We failed to provide a counter example to SED for the excitation spectrum of the harmonic oscillator. Nevertheless, the individual outcomes of measurements for SED may not agree with quantum mechanics. The quantum postulate for measurement states that individual outcomes for energy measurements can only take on energy eigenvalues, in agreement with observation. For the harmonic oscillator these outcomes are discrete, while the SED results in our study have a continuous distribution of energies for individual trajectories. It remains to be seen if SED can describe an individual measurement as the interaction between two systems (such as harmonic oscillators or atoms) that would mimic quantum mechanics and observation.

The organization of this paper is the following. First, the quantum and classical SED oscillator are considered. Their excitation spectra are obtained through numerically solving the equations of motion. A perturbative analysis is also given to provide insights to the underlying mechanism of the integer-spaced excitation spectrum of the classical SED oscillator.

## 2 Quantum Harmonic Oscillator

## 3 Classical Harmonic Oscillator in the Vacuum Field

## 4 Results and Mechanism

When the vacuum field is absent, the classical harmonic oscillator has only a single resonance at its natural frequency. With the vacuum field acting as a background perturbation, the classical harmonic oscillator exhibits an integer-spaced excitation spectrum, or if one likes, a “quantized” excitation spectrum. The position and the magnitude of the resonance peaks are in agreement with the quantum mechanical result. Such an agreement between the classical theory (as modified by the vacuum field) and quantum mechanics appears to be astonishing, given that the theory is fully classical and no quantization condition is added.

^{1}\(m = 9.11\times 10^{-35}~\mathrm{kg}\), polarization angle \(\theta _{p} = \pi /4\), pulse duration \(\Delta t= 10^{-14}~\mathrm{s}\), pulse center time \(t_{c} = 5\tau _{rel} = 1.60 \times 10^{-12}~\mathrm{s}\), and field amplitude \(A_{p} = 1.5\times 10^{-9}~\mathrm{Vs/m}\), the perturbation result shown in Eq. (37) gives the peak heights at \(1\omega _{0}\), \(2\omega _{0}\), and \(3\omega _{0}\) as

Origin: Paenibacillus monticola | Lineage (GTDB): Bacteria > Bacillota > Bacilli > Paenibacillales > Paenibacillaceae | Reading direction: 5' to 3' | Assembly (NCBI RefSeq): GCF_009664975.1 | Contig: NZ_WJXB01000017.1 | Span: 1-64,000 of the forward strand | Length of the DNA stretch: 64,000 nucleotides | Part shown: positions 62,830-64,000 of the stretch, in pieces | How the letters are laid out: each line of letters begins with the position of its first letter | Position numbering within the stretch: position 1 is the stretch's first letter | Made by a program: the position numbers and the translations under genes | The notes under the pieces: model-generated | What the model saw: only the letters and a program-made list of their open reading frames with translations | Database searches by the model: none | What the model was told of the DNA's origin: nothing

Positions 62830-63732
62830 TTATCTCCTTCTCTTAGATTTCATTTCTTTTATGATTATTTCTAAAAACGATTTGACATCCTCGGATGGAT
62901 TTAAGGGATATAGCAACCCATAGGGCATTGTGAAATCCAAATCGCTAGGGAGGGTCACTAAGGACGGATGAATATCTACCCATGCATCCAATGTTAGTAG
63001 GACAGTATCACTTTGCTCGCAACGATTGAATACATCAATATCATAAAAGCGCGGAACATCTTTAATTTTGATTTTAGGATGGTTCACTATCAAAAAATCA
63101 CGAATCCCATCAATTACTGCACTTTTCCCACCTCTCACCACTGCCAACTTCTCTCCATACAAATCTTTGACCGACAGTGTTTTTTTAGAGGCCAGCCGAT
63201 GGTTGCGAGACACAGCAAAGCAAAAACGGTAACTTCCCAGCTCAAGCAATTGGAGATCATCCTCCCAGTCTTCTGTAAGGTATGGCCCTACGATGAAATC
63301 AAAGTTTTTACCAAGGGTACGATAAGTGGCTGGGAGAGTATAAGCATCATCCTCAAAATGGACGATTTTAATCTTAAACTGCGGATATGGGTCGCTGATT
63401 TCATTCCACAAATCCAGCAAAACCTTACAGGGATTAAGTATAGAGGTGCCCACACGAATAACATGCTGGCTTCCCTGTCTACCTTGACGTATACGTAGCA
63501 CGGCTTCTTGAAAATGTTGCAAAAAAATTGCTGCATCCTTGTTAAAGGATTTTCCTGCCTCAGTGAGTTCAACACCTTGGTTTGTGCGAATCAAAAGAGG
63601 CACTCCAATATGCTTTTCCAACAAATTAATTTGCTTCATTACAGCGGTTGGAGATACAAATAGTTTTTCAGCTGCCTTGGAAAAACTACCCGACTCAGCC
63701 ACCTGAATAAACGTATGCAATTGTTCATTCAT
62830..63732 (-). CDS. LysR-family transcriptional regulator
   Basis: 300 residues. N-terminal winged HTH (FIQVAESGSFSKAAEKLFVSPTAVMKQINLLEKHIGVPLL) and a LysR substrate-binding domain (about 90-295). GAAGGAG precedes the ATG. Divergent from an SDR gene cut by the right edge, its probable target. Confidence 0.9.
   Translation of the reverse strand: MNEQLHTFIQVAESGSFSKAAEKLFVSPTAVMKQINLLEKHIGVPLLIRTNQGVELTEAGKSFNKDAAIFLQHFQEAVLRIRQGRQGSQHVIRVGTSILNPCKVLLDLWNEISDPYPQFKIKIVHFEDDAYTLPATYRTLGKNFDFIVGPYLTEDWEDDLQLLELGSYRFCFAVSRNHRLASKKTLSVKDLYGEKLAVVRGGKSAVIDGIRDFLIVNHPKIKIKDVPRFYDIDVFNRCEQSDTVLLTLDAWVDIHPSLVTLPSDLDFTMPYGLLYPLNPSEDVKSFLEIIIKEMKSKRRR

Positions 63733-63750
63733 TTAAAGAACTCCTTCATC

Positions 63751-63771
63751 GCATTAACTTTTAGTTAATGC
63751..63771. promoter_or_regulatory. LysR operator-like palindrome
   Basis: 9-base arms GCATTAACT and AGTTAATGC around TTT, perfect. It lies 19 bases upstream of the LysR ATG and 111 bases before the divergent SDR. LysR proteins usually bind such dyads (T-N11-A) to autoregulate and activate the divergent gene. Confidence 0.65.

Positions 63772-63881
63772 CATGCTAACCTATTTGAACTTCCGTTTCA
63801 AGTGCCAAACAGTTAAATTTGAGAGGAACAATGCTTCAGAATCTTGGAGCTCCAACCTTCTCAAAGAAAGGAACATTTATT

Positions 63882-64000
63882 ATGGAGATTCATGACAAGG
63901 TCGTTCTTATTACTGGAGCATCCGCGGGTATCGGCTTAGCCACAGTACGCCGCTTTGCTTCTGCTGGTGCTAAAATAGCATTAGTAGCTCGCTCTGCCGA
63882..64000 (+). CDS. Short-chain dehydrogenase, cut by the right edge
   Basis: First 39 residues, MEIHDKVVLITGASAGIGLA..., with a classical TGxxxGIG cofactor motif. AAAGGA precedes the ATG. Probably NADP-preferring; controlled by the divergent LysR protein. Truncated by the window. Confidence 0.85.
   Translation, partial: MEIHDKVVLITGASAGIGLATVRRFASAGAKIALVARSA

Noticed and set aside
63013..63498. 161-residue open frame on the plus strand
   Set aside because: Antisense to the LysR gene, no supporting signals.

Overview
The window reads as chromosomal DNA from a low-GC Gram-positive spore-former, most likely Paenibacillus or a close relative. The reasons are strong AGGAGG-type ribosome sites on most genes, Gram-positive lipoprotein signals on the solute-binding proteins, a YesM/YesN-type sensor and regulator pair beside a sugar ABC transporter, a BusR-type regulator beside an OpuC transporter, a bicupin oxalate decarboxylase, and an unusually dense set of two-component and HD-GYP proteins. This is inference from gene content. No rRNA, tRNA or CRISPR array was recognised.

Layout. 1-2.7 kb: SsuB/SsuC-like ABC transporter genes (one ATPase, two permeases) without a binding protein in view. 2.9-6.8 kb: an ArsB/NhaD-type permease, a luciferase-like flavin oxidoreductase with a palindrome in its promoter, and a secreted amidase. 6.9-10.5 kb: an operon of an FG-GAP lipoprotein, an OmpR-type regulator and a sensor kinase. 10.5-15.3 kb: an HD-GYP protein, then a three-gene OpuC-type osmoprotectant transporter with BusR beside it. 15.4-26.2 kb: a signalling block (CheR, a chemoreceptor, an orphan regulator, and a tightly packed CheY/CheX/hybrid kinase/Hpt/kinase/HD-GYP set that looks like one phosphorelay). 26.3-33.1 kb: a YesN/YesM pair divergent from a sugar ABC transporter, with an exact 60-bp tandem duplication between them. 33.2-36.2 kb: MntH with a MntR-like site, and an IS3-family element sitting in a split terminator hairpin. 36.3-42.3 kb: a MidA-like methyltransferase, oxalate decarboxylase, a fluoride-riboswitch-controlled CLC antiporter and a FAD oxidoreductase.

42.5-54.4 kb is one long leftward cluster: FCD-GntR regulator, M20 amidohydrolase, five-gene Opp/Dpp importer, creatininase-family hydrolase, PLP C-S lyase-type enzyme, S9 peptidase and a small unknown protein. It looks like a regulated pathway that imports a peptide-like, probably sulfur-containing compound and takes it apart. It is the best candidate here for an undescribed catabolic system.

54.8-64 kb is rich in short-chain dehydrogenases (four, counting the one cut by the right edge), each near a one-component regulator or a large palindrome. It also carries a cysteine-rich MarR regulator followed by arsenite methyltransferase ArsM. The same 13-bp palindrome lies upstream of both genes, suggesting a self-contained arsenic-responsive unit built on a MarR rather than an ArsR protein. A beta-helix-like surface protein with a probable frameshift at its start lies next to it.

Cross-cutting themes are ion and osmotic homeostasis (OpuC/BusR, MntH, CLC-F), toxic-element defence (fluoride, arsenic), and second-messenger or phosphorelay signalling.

In summary, while the quantized excitation spectrum of a quantum harmonic oscillator is explained by the intrinsic quantized energy levels and the transitions associated with nonlinear operators \(\hat{x}^{n}\) in the excitation pulse, the “quantized” excitation of the classical harmonic oscillator is a result of parametric excitation due to the pulse and the initial conditions introduced by the vacuum field. In both theories, the integer-spaced overtones are caused by the nonlinearity of the pulse.

## 5 Discussion and Conclusions

We have shown that the classical harmonic oscillator in the vacuum field exhibits the same integer-spaced excitation spectrum as its quantum counterpart. This supports some of Cetto’s claims [4], and is especially interesting given the classical SED explanation that based on these claims can be provided for the black body spectrum. Our simulation is limited in the sense that it cannot resolve resonances at fractional frequencies (such as \(1/2\omega _{0}\) and \(1/3\omega _{0}\)). Such resonances are predicted by the quantum mechanical calculation, but are so weak that they are beyond the resolution of the SED simulation.